Tag Archives for " new horror "
In our latest episode NHE host Scott Murphy talks with writer/director Robert Krzykowski. Scott talks to Robert about his debut feature “The Man who Killed Hitler and Then the Bigfoot” about how he came up with the idea of the movie, the design of the film, how he assembled his all-star cast and how it is very much not the grindhouse picture you would expect from that title. Aside from the film our host also talks to Robert about how he got into filmmaking, his comic “Elsie Hooper,” his possibly unexpected directorial influences and much, much more…
In our latest episode NHE host Scott Murphy talks to British director Kevin Chicken about his debut feature film “Perfect Skin.” Scott talks to him about how the idea came about, and it’s long journey from page to screen, the casting, and the films then very recent premiere at Arrow’s Frightfest in London. As well as chatting extensively about the film Kevin tells us about his love of Hitchcock (We mean who doesn’t love a good Hitchcock picture, right?), his other directorial influences, his background in advertising plus much more.
In our latest episode NHE host Scott Murphy has a big announcement about the future of the show – namely we are going fortnightly. This news means you will be getting twice as much New Horror Express in your life! Besides that big news NHE host, Scott Murphy chats to “You Might Be the Killer” director Brett Simmons. They only talk a little about this film as the movie had not yet received its premiere at Fantastic Fest at the time of the recording. There still plenty to talk about though as Scott talks to Brett about his other features “Husk” and “Animal,” his directorial influences, Brett’s squeamishness about other horror movies and lots of other horror-related banter.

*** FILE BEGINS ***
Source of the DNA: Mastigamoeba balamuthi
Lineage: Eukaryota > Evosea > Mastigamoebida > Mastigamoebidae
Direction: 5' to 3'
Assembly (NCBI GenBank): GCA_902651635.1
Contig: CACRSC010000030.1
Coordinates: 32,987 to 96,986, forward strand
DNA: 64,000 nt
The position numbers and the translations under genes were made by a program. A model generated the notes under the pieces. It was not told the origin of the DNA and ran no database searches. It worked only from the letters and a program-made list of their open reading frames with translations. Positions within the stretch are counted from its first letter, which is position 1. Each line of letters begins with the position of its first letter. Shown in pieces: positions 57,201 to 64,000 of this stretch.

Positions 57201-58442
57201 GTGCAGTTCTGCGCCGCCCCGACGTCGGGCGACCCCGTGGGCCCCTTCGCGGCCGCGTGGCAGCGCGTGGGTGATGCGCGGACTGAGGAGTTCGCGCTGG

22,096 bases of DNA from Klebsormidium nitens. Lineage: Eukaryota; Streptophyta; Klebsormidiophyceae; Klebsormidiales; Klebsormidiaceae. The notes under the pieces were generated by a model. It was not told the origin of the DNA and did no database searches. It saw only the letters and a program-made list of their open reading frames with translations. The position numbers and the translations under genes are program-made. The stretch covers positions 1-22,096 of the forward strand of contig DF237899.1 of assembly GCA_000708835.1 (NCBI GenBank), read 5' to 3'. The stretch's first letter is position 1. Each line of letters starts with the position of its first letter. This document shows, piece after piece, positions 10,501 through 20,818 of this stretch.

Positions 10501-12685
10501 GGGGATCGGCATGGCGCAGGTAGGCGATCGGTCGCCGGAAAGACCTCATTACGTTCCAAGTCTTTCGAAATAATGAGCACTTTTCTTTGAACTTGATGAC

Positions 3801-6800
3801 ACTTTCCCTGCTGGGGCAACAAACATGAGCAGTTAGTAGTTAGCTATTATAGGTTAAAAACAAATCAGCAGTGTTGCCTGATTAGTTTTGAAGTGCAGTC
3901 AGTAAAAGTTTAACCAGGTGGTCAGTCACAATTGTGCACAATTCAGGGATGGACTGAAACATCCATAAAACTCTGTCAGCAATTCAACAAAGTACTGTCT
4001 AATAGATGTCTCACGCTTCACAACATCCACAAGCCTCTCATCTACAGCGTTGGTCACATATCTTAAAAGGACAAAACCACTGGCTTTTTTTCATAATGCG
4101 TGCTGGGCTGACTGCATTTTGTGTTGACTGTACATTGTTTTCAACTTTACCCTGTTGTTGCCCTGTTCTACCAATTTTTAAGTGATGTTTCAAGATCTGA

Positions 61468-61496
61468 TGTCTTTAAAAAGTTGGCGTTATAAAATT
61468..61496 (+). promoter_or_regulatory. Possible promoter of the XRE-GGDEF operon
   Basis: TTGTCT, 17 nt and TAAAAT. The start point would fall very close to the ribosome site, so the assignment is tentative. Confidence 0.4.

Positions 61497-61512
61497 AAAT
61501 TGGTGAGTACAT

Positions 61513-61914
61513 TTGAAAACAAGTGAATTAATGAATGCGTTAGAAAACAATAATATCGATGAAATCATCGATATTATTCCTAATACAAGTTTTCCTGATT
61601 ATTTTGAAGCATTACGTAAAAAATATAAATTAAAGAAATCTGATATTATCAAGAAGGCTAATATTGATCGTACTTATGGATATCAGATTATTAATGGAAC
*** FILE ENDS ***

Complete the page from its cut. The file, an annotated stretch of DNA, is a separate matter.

While Dean Devlin’s has had a long career as a screenwriter, “Bad Samaritan” is only his second directorial effort. His first effort was last year’s critical stinker “Geostorm”. Just because that was bad though that does not necessarily mean this effort would follow suit but unfortunately it is. This is a shame in a way as there is some genuine talent involved here and a couple of decent performances from David Tennant and Robert Sheehan.
The story itself focuses on Sean Falco (Sheehan) a part-time photographer and small-time thief. He gets a surprise while robbing the house of businessman Cale Ehrendreich (Tennant) as he discovers a girl Katie (Condon), chained up in one of the rooms. This scene is one of the few genuinely effective jump scares in the movie as a flash from a camera reveals the shackled girl in the corner of the darkened room. After this discovery, Falco initially tries to free her before he gets scared and runs. This finding then sets off a chain of events where Falco gets trapped in a game of cat-and-mouse with businessman/serial killer Erendreich.
In fairness to the film, the tempo is kept high and it is quite watchable but there is a lot of issues here. Chief amongst these issues is the misogynistic nature of the movie. This problem is ironic in a way as you feel the movie is trying to make some comment on toxic masculinity with the character of Erendreich. The film however undercuts any point like this with it’s treatment of the female characters. Particularly as it fails to give even the main female characters Katie and Falco’s girlfriend Riley (Jacqueline Byers) any level of real characterisation. Plus, the way the latter character is side-lined and forgotten about will particularly stick in many a viewer’s throats.